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Old 02-12-2014, 10:59 PM
 
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Quote:
Originally Posted by jade408 View Post
Perhaps. I guess the take away is, it depends on store type if it is beneficial. In my book, if it is the type of store people need to go to often, it is good to have foot traffic. (I.e. a grocery store with lots of repeat visitors gets good turnover of product.)
.
I think it is best to accomidate whatever mode people might use to get to your store as much as possible but somethings are going to favor the auto more than the pedestrian. Large stores often need large parking lots and some stores are more likely to have people running in and buying product than others. It also depends on the environment. If there is no way to get to the store by walking, it makes no sense to build the store to accommodate pedestrians who can't get there.

 
Old 02-12-2014, 11:24 PM
 
Location: Portland, Oregon
46,053 posts, read 29,499,569 times
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Quote:
Originally Posted by Katiana View Post
Yes, upstate New York is different from the Midwest, especially the upper Midwest, say from Chicago north. It may not look that different on paper, but it feels much different.
As cold as it has been, though I think the Polar Vortex made it feel as cold as it can in the midwest, I have to say the upper middle part of the country receives some extremely bitter cold air. Living in Spokane for a while, in the winter we would get that freezing dry arctic air that would just chill to the bone. Typically the NYC metro never gets that same kind of cold air.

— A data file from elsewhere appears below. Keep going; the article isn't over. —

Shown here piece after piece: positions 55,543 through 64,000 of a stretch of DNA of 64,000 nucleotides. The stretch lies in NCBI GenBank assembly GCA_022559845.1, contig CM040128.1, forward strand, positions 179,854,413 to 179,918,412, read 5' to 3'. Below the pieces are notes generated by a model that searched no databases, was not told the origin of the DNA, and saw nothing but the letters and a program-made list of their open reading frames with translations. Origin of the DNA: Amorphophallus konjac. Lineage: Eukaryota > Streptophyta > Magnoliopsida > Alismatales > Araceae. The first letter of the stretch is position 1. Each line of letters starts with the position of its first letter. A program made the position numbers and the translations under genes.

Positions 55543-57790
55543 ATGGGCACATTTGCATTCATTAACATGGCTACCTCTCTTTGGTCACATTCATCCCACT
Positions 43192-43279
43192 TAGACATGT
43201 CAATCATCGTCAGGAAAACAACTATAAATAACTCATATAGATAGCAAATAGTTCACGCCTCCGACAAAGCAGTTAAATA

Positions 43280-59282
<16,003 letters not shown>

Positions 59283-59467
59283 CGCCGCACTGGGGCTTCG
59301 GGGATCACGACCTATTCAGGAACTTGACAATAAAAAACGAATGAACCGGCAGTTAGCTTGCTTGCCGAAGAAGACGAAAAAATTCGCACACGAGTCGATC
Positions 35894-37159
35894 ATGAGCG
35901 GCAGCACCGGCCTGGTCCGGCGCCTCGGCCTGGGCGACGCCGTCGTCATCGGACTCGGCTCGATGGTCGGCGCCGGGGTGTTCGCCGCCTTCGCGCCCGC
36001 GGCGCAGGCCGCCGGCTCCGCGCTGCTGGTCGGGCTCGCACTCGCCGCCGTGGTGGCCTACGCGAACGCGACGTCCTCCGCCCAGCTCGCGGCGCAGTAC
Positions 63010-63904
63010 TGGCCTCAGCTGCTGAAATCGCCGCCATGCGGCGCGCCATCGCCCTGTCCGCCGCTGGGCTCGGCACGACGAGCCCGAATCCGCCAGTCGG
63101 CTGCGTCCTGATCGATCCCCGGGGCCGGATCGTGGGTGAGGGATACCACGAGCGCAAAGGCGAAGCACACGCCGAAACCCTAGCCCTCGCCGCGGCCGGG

Old 02-13-2014, 08:57 AM
Status: "Summer!" (set 14 days ago)
 
Location: Foot of the Rockies
86,981 posts, read 102,527,356 times
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Quote:
Originally Posted by OuttaTheLouBurbs View Post
Responses in bold, but more below:

If they want to walk to where they shop, they should have the right to. This is a country based on rights, isn't it?

And though the "everyone uses cars" principle works in the suburbs, it doesn't work quite so well in city limits, where people prefer to walk or take transit everywhere. Strip malls are wholly out of place in dense and even partially dense areas.

Besides, what about the people who live within 2 miles of the strip mall, rather than 20? Those people are not only much more likely to use that strip mall, they can easily walk or bike to it. Of course, said strip mall is designed in a manner that makes it impossible to actually walk across the parking lot to the businesses themselves, thus discouraging shoppers there and denying them potential business.

Additionally, strip malls not only don't look near as nice as their walkable counterparts, they take up massive space. They are an eyesore. Let me ask you, which looks better: this or this? One can fit much more business without taking up near as much space. Also, did I mention that these example are right across the street from each other? So you can get a proper glimpse at how that strip mall (like many strip malls) destroy the urban fabric that surrounds them.